The efforts that I made for research conferences were motivated by my academic philosophy, “Bulgwangbulgeup(不狂不及),” which means “To be a master, be crazy about what you do.” Mathematics requires steady efforts; if you stop studying it for some time, you lose your scholastic sensitivity or have your study results downgraded. As a researcher, I have concentrated on mathematical problems for almost all of my life. Consistency is important in this subject to moving forward, as well as keeping track of past research results. This is why I think it is crucial to engage in conference meetings and to contribute to academic journals, establishing the living archives for references.

 

Please, tell us about how our academic environment could be improved to promote academic advances.

I find it lamentable that, these days, many universities are not treating mathematics with due gravity. Of course, it is important to invest in more pragmatic fields of study that provide economic benefit. Note, however, that basic science is as important as applied sciences. Applied sciences can thrive only if we have a solid basis in fundamental sciences. Mathematics provides an important academic base for scientific advances, even national progress. Many Nobel Prize winners in Economics, Physics, and even Literature have studied mathematics as their major subject in college. In other words, mathematics provides the base for many other fields of study.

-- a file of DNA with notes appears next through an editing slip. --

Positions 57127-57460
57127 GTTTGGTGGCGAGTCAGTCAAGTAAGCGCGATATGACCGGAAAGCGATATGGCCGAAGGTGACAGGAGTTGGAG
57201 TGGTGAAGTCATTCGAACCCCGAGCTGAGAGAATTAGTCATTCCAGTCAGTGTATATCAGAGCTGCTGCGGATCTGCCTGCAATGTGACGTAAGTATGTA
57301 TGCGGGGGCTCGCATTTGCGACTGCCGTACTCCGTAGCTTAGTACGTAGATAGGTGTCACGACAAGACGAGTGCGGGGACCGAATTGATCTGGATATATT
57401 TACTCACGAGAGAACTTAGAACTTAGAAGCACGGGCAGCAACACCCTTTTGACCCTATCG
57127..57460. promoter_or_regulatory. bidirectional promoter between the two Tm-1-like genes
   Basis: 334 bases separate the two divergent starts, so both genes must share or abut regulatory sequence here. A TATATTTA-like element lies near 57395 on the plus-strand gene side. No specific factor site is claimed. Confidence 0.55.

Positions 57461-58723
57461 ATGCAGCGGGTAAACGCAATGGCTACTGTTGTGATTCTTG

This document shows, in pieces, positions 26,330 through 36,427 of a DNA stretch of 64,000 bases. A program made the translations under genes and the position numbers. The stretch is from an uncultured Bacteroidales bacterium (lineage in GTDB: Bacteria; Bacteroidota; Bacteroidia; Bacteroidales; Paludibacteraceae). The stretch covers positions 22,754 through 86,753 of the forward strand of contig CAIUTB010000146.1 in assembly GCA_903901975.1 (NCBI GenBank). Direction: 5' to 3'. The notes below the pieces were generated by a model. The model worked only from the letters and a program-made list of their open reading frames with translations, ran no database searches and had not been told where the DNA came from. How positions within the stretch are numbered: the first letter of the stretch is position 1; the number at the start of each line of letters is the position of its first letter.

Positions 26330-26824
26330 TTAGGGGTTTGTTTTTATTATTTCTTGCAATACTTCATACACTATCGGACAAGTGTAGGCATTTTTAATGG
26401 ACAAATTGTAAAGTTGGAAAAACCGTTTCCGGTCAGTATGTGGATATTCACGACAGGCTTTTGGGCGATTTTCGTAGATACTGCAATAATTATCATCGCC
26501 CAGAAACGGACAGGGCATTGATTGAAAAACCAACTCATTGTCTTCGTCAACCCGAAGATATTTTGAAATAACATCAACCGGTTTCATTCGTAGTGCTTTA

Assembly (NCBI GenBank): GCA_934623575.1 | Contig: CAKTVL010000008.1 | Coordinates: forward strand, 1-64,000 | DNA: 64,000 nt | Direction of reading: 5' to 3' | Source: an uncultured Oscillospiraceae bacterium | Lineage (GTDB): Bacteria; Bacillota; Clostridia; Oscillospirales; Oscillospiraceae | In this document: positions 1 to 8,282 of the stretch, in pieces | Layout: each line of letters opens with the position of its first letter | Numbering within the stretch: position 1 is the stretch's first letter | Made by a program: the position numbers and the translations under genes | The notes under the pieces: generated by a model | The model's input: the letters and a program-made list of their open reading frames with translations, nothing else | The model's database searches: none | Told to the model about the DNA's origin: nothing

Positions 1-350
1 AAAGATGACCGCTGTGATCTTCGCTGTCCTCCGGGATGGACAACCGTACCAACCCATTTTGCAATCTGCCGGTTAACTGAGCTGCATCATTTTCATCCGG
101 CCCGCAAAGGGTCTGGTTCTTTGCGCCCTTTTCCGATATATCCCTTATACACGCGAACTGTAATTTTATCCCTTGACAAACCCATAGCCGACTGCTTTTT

Please tell us about the activities you are currently engaged in.

As a Mathematics Ambassador for the Korean Mathematical Society (KMS), I often give lectures at elementary, middle, high schools and universities. My lecture is based on the theme “View the World through Mathematics”; it also deals with what beauty is, how the human brain functions, what makes your studies more efficient, how to solve mathematical problems and how mathematics can apply to your real life. Finally, I tell the young ones to have dreams.